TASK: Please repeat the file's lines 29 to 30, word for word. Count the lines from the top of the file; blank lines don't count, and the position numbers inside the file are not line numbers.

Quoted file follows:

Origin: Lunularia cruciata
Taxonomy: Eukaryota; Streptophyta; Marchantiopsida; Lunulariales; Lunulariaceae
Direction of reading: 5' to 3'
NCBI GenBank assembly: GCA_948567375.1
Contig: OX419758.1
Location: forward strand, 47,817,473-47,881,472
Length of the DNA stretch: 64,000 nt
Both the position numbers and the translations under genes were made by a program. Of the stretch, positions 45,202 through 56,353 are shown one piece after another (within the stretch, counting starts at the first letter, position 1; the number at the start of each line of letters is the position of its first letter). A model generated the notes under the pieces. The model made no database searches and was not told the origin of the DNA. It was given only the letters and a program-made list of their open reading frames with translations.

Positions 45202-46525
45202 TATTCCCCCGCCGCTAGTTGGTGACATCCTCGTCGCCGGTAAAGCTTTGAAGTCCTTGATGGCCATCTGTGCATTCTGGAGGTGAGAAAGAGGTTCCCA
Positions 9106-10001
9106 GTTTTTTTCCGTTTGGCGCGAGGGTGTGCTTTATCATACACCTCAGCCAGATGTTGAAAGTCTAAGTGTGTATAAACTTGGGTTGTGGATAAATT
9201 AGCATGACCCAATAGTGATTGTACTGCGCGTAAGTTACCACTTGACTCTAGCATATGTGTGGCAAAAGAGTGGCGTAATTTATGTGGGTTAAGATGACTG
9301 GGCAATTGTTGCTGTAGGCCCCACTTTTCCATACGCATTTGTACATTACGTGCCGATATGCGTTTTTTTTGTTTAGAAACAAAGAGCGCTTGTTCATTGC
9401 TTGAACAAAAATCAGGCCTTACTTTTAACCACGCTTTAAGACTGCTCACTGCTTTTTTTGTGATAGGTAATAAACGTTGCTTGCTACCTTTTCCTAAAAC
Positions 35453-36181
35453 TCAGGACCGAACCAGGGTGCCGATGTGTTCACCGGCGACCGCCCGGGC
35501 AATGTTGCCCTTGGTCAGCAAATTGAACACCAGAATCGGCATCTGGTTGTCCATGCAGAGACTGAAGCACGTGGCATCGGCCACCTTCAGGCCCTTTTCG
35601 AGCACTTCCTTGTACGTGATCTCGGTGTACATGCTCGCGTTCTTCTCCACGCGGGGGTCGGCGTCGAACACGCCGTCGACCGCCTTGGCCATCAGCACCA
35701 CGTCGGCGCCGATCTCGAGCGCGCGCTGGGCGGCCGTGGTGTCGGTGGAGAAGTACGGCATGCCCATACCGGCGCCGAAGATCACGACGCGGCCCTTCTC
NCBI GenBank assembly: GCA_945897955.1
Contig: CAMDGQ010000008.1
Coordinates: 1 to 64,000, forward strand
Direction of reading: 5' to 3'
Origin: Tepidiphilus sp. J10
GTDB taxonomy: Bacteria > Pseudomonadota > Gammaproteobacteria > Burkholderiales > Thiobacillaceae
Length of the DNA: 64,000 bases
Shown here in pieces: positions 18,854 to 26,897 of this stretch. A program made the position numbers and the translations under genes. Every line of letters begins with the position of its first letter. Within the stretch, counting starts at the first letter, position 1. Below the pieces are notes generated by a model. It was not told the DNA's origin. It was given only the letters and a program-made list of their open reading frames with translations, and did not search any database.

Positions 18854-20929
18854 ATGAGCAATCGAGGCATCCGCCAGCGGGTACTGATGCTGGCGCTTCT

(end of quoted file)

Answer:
Positions 18854-20929
18854 ATGAGCAATCGAGGCATCCGCCAGCGGGTACTGATGCTGGCGCTTCT